The biggest strength for Michigan is definitely the depth across the board. The lineup is filled with guys that have great command of the strike zone and will grind across plenty of runs, as shown in their Big Ten-leading OPS and runs scored. The pitching staff also has a number of reliable arms with different strengths that Erik Bakich can deploy situationally if the starters find themselves in trouble. There aren’t really many standouts on the roster, though, for one reason or another, so Michigan can find it hard to have a reliable anchor in any given game if they get off-schedule. In order for them to go far, they’ll need to regularly grind through pitching staffs while playing good defense, as they’ve occasionally fallen into streaks of backbreaking unearned runs.

Who will take the ball for Michigan against UConn on Friday night?

Lefty Steven Hajjar is the guy on Friday nights for Michigan. Coming into the season, D1Baseball.com had him ranked as one of the best 2021 college pitching prospects (partly thanks to an excellent outing against Spencer Torkelson and company in his collegiate debut in 2020,) but he’s only shown flashes of that potential this year. He’s only had a few starts where he has command of each of his pitches - a low-mid 90’s fastball, low 80’s sinking slider and disappearing changeup, and a sparingly-used mid 70’s curveball - but he still managed to rack up the second-most strikeouts in the Big Ten and earned First Team All-Big Ten honors. When he misses, it’s usually low and out of the zone where not much damage can be done, but it does run up his pitch count and lead to shorter outings.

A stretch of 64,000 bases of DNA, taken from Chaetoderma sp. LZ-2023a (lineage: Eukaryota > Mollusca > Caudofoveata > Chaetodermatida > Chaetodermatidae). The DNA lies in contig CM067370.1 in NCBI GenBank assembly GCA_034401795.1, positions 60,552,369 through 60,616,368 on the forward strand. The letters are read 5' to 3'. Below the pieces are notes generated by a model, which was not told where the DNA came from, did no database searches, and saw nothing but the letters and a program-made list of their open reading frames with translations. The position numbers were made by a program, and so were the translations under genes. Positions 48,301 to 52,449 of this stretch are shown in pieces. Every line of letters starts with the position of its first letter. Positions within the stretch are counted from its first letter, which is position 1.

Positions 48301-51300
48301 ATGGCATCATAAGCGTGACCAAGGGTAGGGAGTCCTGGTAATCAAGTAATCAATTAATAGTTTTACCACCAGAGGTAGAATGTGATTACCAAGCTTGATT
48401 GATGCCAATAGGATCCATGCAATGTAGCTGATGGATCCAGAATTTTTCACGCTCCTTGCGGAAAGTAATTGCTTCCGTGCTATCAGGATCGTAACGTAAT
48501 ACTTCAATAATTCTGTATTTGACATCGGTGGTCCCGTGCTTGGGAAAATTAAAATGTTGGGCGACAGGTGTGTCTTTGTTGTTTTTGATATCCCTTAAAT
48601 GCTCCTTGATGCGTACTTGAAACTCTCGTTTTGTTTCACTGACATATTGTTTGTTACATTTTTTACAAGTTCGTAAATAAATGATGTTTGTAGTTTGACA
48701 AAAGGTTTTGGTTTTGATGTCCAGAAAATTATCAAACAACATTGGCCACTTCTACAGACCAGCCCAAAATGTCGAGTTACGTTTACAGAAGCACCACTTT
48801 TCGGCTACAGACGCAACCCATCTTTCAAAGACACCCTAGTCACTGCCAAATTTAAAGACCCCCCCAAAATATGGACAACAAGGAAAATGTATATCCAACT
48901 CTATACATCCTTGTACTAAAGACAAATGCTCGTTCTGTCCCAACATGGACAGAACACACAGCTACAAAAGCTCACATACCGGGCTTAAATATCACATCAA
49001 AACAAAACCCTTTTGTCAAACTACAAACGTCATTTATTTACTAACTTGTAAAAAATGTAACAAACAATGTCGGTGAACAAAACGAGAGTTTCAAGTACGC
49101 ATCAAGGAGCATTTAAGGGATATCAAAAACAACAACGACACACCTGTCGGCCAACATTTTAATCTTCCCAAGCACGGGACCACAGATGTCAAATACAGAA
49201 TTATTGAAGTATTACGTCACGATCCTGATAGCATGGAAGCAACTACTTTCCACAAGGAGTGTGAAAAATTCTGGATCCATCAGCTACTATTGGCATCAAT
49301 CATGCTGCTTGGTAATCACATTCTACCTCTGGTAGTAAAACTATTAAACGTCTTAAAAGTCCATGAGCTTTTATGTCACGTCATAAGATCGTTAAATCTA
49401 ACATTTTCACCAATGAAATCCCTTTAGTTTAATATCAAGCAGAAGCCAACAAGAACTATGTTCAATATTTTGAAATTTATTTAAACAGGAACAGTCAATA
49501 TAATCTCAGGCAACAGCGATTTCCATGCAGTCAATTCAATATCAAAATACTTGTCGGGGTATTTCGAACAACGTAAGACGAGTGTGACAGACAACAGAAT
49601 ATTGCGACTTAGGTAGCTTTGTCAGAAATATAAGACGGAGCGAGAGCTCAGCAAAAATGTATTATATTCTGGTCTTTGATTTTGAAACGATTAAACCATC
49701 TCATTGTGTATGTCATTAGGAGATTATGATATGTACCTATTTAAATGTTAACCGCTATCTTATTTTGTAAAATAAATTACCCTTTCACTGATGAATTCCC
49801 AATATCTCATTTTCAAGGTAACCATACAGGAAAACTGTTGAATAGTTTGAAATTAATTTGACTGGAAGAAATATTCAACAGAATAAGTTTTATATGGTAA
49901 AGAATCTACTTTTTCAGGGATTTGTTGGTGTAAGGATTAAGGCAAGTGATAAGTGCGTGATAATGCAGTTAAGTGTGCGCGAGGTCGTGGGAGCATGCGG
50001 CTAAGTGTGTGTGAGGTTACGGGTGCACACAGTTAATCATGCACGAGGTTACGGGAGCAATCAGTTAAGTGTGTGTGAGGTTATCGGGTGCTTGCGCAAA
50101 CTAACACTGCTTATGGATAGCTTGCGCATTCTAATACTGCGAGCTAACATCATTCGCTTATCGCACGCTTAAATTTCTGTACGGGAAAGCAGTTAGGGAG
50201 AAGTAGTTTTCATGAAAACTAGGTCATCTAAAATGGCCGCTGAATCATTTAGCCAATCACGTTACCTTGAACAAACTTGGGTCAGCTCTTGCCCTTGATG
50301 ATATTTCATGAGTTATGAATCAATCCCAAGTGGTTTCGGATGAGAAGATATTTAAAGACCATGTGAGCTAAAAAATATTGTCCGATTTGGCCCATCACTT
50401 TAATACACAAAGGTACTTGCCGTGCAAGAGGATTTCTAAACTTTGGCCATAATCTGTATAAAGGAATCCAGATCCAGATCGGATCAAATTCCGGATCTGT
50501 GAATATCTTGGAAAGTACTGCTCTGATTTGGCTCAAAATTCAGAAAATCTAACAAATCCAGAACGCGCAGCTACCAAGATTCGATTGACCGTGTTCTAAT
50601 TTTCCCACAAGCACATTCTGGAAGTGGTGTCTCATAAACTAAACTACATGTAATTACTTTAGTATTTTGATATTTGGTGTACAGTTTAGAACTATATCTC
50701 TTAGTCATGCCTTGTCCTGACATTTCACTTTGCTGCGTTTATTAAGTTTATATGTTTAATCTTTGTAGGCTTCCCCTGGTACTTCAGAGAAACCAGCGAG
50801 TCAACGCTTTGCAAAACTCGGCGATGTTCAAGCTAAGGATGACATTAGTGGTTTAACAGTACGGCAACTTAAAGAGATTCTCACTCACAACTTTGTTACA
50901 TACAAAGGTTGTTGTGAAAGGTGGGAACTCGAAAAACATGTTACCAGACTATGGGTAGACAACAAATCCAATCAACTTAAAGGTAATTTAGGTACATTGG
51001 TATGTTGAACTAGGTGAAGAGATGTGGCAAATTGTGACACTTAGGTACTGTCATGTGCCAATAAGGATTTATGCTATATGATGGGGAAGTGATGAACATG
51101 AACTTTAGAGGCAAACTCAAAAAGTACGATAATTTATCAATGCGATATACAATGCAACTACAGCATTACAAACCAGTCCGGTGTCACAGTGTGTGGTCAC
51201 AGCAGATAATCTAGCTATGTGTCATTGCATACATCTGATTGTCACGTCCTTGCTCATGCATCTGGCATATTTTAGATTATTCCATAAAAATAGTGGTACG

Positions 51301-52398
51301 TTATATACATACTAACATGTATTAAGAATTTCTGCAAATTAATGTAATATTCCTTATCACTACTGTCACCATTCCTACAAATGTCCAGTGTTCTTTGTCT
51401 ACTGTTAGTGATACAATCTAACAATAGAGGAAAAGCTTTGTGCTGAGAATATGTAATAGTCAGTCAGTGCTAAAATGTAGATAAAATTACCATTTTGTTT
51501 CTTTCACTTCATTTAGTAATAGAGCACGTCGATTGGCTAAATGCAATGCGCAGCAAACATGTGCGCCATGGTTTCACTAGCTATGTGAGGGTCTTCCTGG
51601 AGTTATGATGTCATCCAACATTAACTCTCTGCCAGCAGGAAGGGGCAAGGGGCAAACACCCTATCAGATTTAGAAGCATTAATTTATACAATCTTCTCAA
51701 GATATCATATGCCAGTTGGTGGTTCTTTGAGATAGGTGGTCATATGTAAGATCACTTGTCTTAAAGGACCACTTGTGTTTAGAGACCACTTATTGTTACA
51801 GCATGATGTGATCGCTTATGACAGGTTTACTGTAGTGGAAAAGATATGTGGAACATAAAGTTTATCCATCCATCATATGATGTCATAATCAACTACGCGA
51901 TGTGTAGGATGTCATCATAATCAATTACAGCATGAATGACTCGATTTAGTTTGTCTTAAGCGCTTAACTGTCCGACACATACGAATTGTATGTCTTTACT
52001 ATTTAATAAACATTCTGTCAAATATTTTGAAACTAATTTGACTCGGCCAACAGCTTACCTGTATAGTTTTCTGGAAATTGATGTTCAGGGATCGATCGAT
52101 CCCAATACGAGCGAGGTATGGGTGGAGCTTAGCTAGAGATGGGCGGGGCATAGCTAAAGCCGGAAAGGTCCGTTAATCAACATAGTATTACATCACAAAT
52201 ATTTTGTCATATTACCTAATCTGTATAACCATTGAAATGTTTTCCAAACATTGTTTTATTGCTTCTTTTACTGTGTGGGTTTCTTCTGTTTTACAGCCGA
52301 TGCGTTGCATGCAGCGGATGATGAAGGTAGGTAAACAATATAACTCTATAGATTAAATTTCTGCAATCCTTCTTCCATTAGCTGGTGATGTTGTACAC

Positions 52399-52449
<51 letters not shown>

Offensively, which hitters will Huskies fans have to be especially worried about in Michigan’s lineup?

Like I said earlier, the strength of the lineup definitely lies in the depth. You could look at each weekend of the season and pick out a different top hitter almost every time. The hottest guy over the last month of the season is definitely infielder Ted Burton, who missed the start of the season but still played his way into a First Team All-Big Ten Selection by ripping the ball all around the field with authority. Outside of him, there are several other Wolverines with extra-base and home run power, but the biggest pop has to belong to IF/DH Jimmy Obertop, who leads the team with 10 homers and is a 2021 draft prospect himself.

Who is the Wolverines’ best pro prospect? Any names we should keep an eye on ahead of this year’s MLB Draft?

The two guys mentioned already, Hajjar and Obertop, will almost certainly hear their names called this year. Hajjar has the edge as a lefty starting pitcher with legit offspeed offerings, but Obertop could become a force at the plate for an organization that works with his great frame and natural ability to square the ball up with authority. After them, Michigan’s No. 2 starter Cam Weston may be eligible (pending his college enrollment date) and will garner looks from MLB teams, and a trio of grad transfers - C Griffin Mazur, SS Benjamin Sems, and IF/C Christian Molfetta - have all probably earned themselves a shot at the next level in some capacity.